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Valentine Faces of Grief

Though winter’s delicate, lacy snowflakes may remind us of the lace-trimmed hearts of February’s Valentines, the “mourning” heart seems frozen in time. The bitter winds of loneliness blow mournfully through our souls. Death has tapped us on the shoulder, introducing his brother, Grief, who has moved into our hearts to take up unwelcome residence. Wearied and exhausted by our pain, we have little energy to evict the intruder. It’s hard for us to remember that the sun still faithfully shines behind the clouds that have obscured our vision.

“Love” is apparently the thought for the season, and we are reminded of its tenderness at every turn. But a piece of the fiber of our lives has been torn away, and love seems a vague and unfulfilled promise that belongs only to others. Hearts and flowers, lace and love, romantic verse and melody seem to have abandoned us as we grope in the darkness of our beloved’s absence.

Will the pain every end? Will the hope of joy and renewal once again warm the frozen places in our hearts? Gradually, as the hurt begins to soften, and the thawing relief of healing slowly begins to melt the icy grip of our pain, hope does begin to “spring eternal.”

Roses, traditional in February’s favorite holiday, remind us that summer will return (even if it is not on the traditional calendar’s schedule!). It’s unlikely that we will ever again perceive the usual symbols of love in quite the same way as before, but in many ways our concepts of genuine love will be stronger, richer and less assailable. Frivolous and shallow affection are absent from our thoughts. Deeper commitments and more demonstrative attention have become our new marching orders.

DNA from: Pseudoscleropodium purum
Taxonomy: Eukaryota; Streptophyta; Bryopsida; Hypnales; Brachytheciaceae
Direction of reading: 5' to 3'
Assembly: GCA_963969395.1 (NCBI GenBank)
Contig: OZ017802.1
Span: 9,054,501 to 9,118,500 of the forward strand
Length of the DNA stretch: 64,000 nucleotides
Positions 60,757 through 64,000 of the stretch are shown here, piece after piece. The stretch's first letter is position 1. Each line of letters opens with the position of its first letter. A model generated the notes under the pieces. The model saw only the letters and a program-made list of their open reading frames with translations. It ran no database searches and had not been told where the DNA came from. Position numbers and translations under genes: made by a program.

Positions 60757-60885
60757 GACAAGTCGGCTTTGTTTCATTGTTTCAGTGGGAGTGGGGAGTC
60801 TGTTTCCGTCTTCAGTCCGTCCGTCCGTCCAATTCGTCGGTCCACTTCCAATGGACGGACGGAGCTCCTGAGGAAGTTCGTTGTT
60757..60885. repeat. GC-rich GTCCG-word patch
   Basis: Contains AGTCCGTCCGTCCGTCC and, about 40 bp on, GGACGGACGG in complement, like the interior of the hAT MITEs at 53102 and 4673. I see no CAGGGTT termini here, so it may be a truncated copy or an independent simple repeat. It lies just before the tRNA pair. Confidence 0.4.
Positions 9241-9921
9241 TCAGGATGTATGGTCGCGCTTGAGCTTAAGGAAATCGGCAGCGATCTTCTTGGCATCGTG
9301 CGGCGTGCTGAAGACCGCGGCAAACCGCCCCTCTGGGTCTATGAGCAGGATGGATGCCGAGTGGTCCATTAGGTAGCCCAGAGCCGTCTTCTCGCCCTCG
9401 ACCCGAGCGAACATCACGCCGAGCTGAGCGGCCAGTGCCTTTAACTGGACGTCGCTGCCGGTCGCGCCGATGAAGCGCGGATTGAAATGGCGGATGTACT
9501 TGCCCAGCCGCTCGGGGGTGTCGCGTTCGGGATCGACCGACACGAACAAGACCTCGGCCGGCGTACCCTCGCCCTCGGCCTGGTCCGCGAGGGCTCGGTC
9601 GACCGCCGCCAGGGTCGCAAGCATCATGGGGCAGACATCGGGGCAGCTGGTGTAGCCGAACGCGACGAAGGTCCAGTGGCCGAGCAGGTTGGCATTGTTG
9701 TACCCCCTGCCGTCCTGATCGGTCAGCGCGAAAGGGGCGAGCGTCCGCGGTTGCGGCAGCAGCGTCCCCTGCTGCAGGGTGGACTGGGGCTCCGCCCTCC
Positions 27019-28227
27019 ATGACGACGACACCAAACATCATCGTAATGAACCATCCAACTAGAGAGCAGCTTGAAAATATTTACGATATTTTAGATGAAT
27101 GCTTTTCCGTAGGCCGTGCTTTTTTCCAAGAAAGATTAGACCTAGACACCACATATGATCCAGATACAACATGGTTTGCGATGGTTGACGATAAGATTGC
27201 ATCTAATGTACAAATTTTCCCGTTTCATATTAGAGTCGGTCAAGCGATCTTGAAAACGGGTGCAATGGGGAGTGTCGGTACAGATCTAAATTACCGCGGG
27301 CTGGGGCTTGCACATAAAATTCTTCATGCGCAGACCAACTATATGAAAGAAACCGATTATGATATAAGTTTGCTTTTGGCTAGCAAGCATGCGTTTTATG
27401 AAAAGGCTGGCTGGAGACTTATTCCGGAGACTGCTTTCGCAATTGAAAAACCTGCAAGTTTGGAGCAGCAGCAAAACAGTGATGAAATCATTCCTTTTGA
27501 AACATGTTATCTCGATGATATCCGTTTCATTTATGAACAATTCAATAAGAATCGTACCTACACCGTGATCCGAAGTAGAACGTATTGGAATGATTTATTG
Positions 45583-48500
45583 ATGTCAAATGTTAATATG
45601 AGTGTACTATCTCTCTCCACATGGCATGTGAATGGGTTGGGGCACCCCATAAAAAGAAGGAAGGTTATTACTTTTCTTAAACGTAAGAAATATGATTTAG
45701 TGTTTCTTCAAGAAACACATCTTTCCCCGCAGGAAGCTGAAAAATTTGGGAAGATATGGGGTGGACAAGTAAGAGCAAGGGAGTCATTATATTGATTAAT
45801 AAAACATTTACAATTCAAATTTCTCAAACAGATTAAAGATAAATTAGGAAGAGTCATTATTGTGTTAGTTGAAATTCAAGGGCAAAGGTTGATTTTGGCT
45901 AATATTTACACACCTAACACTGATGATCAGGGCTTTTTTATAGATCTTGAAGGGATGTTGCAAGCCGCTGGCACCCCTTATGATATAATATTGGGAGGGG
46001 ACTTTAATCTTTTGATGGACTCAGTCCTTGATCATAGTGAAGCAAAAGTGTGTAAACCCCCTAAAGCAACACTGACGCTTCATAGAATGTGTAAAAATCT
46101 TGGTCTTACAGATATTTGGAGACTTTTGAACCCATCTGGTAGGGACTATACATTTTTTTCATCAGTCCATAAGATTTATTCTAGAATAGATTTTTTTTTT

In costly lessons, we’ve learned firsthand how fragile and fleeting life can be, and we are now resolute in our determination to announce to our remaining dear ones the importance of our bonds with them. We abandon the intimidation of “limits” such as the archaic notions that a “man” mustn’t cry or say, “I love you,” or that we’re too busy just now to pay better attention to someone’s needs.

As little by little our pain softens and recedes, and we learn that suffering is but for a season, we also learn that LOVE doesn’t die. In our emotional lives, Valentines can now take on a new significance as precious reminders of the love that still exists on both sides of life. Love lives within our hearts, and even Grief cannot steal it away. Love is our bridge over the rainbow.

 

Andrea Gambill

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